3) Add your personality into your writing


This ties in with my first tip, writing how you speak. Your writing style is very much a part of your blog’s brand. How you write shows your blog’s personality.

Over the four years that I’ve been blogging, I’ve gone through different writing styles. In effect, my blog had also gone through lots of personality changes. I’ve been sarcastic and overly critical. I was that blogger that utilizes capslock and emojis too much.

You’d wonder why I always had blog identity crisis, like, every month.

My biggest mistake was that I was channeling some other blogger’s writing voice. When I should have just channeled my own.

Again, free writing can help you with this. Another thing you can try is creating a writing swipe file. For me, this is a list of words or phrases that I can refer to when I feel I’m not writing like myself. These are the words and phrases that showcase your personality.

4) Write however long (or short) it needs to drive your point home


Honestly, I don’t believe that you must write posts with 1000+ words. The word count does not measure how great a blog post is. And yes yes, I’m aware I’m saying this as the word count in my document is nearing 1000 itself. Oh the irony.

But here’s the thing:

This is how I write. This is what I think it takes for my point to drive home.

Recently, I came across a blog and the posts were suuuper long. They run at 2k on average! I don’t even reach halfway of some until I got bored.

And sure, maybe the long posts are making Google drool. Maybe it’s the ideal post length for the blog’s readers. But it sure as heck wasn’t the ideal post length for me. (Which goes to show that I’m not their ideal reader.)

Write as much as you need to get your point across. The excess is fluff. You don’t need fluff. There’s a great example of a short, on-point blog post by BBP member, Bri Cruz, about asking for what you want.

5) Editing is your best friend


You know how I said above that my posts usually run at 1k? Welp, that’s for the first draft. By the time the post is published, it’s usually around 600 to 700 words. 900 tops.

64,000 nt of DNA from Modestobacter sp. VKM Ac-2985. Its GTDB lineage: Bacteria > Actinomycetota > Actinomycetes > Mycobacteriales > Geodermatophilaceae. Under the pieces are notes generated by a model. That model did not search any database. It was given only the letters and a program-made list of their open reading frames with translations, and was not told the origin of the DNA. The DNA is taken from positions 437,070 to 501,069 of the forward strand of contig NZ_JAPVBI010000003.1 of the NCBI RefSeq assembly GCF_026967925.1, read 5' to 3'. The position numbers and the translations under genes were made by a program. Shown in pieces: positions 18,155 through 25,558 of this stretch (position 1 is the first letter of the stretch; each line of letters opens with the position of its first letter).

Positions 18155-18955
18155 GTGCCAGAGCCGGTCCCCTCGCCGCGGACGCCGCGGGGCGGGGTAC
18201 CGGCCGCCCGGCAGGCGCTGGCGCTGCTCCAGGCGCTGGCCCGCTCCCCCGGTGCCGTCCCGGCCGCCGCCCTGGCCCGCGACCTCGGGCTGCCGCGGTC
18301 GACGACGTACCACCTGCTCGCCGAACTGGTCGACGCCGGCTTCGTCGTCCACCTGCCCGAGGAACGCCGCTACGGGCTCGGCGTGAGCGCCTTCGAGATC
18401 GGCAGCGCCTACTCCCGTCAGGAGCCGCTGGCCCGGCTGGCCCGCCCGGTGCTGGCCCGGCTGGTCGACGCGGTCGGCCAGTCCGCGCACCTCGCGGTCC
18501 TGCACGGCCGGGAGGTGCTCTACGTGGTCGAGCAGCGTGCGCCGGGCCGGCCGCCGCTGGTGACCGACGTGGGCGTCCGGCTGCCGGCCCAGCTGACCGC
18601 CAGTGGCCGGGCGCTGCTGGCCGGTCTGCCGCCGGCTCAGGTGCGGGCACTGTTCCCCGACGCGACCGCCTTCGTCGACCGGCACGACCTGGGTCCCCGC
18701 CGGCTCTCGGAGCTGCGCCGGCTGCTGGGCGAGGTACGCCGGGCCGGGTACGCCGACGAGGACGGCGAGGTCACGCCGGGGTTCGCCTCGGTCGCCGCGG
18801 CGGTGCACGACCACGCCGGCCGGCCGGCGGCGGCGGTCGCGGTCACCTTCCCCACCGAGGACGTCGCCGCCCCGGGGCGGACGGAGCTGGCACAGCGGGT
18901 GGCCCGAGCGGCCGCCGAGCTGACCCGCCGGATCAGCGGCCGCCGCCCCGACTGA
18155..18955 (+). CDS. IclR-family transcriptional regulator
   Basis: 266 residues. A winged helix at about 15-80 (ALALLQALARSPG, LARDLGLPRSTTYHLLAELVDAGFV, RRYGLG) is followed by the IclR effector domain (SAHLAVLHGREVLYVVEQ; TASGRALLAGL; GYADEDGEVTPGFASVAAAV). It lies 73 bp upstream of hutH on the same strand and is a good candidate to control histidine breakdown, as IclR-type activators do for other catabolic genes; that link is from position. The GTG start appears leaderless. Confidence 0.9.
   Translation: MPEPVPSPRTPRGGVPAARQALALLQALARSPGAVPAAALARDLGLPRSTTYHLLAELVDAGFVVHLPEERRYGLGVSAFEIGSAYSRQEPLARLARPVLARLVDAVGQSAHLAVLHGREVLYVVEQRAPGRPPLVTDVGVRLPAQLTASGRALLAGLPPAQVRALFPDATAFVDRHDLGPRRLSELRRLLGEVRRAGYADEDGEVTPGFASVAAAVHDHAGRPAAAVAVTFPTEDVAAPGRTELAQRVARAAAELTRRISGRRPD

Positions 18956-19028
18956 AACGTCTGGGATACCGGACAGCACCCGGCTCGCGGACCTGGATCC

See, I ramble a lot and I’m aware of this. I let myself ramble and detour on the first draft. And then my critical hat is on when I’m editing. That’s when unnecessary sentences and paragraphs get cut off. Until all that’s left are the important stuff.

Usually, I edit twice. The first one is immediately after finishing the first draft of the post – so I could deal with the obvious typos or grammatical errors. The second round of edit happens a few days after, when I’ve distanced myself from the post long enough to see it at a fresh perspective.

Give Help and Get Help

Read up your buddy’s old post and compare these with their new ones. Point out what they’ve improved on. (Because everyone loves to hear they’ve improved, yes? YES.) But also, what can your buddy further improve, writing-wise? Let them know!

Remember: Developing your writing style and creating a writing process that works for you will take time.

And it’s totally okay if it seems like you’re not improving much. You will. Keep practicing. Work on your writing regularly. Publish them so you can get them out of the way, and then take notes for the next blog posts you write.

Show up and write. You’ll get there. I believe in you.